Qatar announced changes to its labour laws on Sunday, raising the minimum wage by 25 percent to 1,000 riyals (an equivalent of $275) a month and scrapping a requirement for workers to get permission from their employers to change jobs.
They are the latest in a series of labour reforms by the 2022 FIFA World Cup host which in the lead up to the tournament has faced accusations that migrant workers are exploited.
The new minimum wage, which comes into effect in six months and is 250 riyals more a month than the old one, is non-discriminatory and applies to all workers.
Companies must also provide accommodation and food or a combined monthly stipend of 800 riyals.
The removal of employer permission to change jobs is effective immediately.
“This is a huge step towards our labour reforms,” labour ministry assistant undersecretary Mohammed Hassan al-Obaidly said.
“These reforms are in the best interest of Qatar, its guest workers and employers.”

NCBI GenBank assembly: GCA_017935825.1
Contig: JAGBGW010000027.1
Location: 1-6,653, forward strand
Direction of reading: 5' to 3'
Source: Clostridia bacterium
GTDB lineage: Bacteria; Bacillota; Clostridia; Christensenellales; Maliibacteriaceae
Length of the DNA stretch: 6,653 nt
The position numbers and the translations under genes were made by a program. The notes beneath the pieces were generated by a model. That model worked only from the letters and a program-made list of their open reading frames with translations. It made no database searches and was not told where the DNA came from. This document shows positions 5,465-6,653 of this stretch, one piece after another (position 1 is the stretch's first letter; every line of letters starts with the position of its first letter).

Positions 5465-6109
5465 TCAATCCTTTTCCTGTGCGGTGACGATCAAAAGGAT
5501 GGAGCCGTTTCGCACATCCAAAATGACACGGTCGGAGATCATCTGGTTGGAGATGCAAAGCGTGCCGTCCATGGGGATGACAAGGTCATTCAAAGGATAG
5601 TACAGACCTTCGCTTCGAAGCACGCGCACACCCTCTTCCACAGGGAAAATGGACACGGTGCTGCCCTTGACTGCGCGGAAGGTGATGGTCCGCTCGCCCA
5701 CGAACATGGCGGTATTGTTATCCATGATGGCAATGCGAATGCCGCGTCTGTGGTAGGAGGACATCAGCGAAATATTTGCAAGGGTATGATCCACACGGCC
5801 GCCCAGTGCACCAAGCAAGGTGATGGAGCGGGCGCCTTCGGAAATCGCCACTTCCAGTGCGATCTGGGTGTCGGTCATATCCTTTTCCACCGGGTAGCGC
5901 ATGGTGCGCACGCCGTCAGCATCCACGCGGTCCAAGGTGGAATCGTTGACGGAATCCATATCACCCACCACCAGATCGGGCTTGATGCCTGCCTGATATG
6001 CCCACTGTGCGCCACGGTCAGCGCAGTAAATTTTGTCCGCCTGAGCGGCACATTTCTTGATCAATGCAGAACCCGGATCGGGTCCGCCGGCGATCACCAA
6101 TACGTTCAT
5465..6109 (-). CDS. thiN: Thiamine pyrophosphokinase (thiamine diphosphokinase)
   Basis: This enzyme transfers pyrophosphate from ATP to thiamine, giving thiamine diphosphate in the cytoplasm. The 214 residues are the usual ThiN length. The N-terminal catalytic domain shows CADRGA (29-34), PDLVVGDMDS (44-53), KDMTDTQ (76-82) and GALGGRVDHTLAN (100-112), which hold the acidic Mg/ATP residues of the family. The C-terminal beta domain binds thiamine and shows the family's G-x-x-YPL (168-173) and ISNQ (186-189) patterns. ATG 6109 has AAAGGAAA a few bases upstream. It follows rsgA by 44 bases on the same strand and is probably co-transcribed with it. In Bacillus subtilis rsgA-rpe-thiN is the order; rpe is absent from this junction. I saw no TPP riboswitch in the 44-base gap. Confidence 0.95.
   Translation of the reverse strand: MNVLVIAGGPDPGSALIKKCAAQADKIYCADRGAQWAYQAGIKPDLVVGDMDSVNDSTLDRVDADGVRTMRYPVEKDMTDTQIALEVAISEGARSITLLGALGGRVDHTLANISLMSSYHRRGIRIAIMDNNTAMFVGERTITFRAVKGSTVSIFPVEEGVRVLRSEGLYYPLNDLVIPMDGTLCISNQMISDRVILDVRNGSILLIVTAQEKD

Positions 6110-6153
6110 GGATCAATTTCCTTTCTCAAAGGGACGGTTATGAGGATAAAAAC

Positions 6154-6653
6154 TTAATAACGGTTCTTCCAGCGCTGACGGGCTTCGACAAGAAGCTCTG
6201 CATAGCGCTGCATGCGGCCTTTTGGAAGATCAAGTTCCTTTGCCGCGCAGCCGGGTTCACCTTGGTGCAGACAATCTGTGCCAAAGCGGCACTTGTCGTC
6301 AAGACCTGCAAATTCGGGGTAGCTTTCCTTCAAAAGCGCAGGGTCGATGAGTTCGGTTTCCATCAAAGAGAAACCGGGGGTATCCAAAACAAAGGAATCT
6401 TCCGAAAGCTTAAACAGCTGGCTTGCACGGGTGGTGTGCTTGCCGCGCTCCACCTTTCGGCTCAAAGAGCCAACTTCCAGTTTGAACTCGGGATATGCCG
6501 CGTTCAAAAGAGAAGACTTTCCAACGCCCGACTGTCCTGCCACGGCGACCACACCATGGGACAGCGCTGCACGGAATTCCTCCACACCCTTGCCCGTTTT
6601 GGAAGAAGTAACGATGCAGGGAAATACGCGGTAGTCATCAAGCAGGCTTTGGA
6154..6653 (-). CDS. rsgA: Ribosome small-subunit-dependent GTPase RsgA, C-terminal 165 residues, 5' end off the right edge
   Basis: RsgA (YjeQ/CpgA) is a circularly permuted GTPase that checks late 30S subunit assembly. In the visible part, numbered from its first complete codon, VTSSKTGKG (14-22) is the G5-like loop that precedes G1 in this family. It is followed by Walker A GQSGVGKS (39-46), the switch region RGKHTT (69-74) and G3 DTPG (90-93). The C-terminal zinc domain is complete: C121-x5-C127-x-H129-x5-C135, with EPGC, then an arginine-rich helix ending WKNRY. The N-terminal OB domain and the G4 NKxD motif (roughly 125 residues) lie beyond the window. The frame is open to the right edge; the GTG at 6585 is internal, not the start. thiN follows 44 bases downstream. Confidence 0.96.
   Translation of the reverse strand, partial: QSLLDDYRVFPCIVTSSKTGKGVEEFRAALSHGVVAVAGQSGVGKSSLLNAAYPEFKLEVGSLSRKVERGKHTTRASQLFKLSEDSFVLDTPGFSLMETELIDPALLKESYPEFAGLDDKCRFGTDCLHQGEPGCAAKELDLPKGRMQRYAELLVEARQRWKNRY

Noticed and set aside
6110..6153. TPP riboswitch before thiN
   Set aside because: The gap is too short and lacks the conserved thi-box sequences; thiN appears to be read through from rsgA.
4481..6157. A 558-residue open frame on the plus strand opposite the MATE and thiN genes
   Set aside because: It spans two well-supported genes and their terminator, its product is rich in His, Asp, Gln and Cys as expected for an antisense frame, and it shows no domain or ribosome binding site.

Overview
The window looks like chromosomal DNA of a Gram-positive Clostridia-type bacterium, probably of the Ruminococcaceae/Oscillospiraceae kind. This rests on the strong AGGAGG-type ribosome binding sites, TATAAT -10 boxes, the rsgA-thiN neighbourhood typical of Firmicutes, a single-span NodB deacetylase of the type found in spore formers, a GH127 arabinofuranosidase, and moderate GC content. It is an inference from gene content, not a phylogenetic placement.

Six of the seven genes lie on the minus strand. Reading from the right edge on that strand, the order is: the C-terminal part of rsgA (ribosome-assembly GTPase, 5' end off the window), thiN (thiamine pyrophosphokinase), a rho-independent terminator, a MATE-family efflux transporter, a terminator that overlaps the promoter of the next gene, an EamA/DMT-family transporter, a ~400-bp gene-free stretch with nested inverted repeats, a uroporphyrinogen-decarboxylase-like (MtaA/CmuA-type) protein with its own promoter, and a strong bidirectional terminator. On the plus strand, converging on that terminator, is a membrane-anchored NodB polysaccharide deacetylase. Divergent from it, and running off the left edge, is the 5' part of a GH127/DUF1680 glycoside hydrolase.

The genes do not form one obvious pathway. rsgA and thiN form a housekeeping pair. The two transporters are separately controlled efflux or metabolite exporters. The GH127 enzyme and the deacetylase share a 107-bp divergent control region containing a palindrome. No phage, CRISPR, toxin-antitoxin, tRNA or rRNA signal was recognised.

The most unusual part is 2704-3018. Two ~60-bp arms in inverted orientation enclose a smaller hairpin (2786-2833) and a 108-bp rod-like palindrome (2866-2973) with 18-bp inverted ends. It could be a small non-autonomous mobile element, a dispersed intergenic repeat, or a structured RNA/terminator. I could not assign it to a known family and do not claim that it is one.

Companies who do not pay wages or provide adequate accommodation will face harsher penalties under the new reforms, the labour ministry said.
The United Nation’s labour agency hailed the changes, which it said were significant and gave workers more freedom and protection, and employers more choice.
Qatar would be the first in the region with a non-discriminatory minimum wage and the “kafala” system was effectively dismantled now that employees would no longer need permission to change jobs, it said.
The “kafala” sponsorship system is common in Gulf states, where foreign worker visas are linked to the employer.
Qatar, a country of around 2.7 million people, has only 300,000 citizens of its own.
Amnesty International said the changes were a significant step in the right direction but that the minimum wage remained relatively low and should be increased.
“Today’s reforms are a positive step, but there is much still to do,” said Amnesty’s Head of Economic and Social Justice, Stephen Cockburn.
Fellow Gulf Arab state the United Arab Emirates on Sunday said it had made changes to its labour law that granted private sector workers paid paternity leave.
It said it was the first Arab country to make such a move.